Flow cytometry results are expressed as MCF with box and whisker plots (Fig. 1). Expression of CD11b on the surface of neutrophils, monocytes and lymphocytes increased from baseline in a dose-dependent manner after stimulation with 10 and 100 IU amounts of TNF-α, respectively. Neutrophils and monocytes demonstrated more CD11b expression (approximately 10-fold) compared to lymphocytes (Fig. 1) both at baseline and with 10 and 100 IU of TNF-α.
Figure 2 shows the regression line and association between increased CD11b expression on neutrophils (R2 = 0.12, p = 0.04) and monocytes (R2 = 0.11, p = 0.05) and increasing systolic blood pressure. Subjects, categorised by systolic blood pressure >120 and <120 mmHg, showed significantly higher baseline and 10 IU TNF-α stimulated CD11b expression on both neutrophils and monocytes (p < 0.05), though this effect became attenuated at the 100 IU concentration of TNF-α (Fig 1). Similarly, lymphocytes showed significantly higher CD11b baseline up-regulation for subjects with systolic blood pressure >120 mmHg compared with <120 mmHg, although no increased effect was seen with TNF-α. Diastolic blood pressure >80 mmHg was associated with a modest but significant up-regulation of baseline and TNF-α stimulated CD11b expression on lymphocytes alone (Fig. 3). No changes were seen for any increase in diastolic blood pressure for neutrophils or monocytes.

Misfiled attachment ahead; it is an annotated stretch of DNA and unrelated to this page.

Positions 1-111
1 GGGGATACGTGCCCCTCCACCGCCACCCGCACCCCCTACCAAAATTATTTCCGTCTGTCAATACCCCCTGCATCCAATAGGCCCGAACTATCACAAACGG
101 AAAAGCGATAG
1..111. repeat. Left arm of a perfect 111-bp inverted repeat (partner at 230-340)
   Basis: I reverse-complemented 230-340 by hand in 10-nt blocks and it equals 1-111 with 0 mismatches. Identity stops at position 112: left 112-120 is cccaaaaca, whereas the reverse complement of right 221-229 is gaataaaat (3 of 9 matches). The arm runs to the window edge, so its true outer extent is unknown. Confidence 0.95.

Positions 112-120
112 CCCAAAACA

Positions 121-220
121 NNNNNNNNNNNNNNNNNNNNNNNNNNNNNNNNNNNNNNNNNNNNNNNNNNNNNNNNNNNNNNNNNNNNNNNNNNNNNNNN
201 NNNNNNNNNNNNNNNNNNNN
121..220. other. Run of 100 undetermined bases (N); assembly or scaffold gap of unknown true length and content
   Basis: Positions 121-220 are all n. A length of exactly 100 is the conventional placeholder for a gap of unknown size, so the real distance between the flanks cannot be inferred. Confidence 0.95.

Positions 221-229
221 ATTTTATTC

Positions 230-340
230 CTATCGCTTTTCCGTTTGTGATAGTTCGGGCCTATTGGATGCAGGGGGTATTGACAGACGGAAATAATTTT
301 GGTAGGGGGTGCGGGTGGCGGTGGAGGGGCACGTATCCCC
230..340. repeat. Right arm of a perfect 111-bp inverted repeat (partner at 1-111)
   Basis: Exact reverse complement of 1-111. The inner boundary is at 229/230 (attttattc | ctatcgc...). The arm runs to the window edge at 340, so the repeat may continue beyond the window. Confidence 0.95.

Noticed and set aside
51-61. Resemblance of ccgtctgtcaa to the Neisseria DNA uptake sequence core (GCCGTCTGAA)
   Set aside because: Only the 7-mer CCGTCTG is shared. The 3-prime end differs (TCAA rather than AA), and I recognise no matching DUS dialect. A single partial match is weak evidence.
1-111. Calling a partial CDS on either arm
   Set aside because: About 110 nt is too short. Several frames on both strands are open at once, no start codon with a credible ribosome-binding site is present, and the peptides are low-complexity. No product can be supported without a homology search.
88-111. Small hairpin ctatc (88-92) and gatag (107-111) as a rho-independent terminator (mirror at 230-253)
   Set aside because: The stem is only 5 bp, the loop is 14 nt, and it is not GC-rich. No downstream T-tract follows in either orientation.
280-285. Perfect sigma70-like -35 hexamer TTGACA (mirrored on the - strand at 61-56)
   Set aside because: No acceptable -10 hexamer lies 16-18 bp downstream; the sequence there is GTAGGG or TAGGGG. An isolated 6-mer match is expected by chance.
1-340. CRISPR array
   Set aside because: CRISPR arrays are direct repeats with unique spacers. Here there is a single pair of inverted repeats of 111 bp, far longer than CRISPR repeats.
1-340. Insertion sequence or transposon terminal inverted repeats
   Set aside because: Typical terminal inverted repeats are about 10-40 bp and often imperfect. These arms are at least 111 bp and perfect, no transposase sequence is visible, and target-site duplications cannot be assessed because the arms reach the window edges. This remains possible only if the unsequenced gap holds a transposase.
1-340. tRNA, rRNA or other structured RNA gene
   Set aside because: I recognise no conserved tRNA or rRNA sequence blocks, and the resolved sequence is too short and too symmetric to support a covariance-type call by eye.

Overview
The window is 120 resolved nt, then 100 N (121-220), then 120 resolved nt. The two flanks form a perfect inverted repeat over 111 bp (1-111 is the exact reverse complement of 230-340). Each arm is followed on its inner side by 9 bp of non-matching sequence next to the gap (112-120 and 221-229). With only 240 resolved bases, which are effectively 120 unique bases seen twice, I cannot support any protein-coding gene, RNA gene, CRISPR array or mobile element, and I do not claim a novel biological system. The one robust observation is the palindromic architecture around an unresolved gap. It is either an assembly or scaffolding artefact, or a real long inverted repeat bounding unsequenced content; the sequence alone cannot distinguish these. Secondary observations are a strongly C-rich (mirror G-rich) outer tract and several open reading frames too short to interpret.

The most important finding in this study in elderly BELFAST subjects was the apparent association between up-regulation of the β2 integrin adhesion molecule CD11b on neutrophils, monocytes and lymphocytes in subjects who also had systolic blood pressure greater than 120 mmHg. This fits with the putative suggestion that hypertension may induce a pro-inflammatory response in the endothelium induced by mechanical stretching or pulse pressure changes (Krieglstein and Granger 2001; Katsumi et al. 2004) and is consistent with ‘in vitro’ work showing that stretching of endothelial cells stimulates cytokine release (Cheng et al. 1996).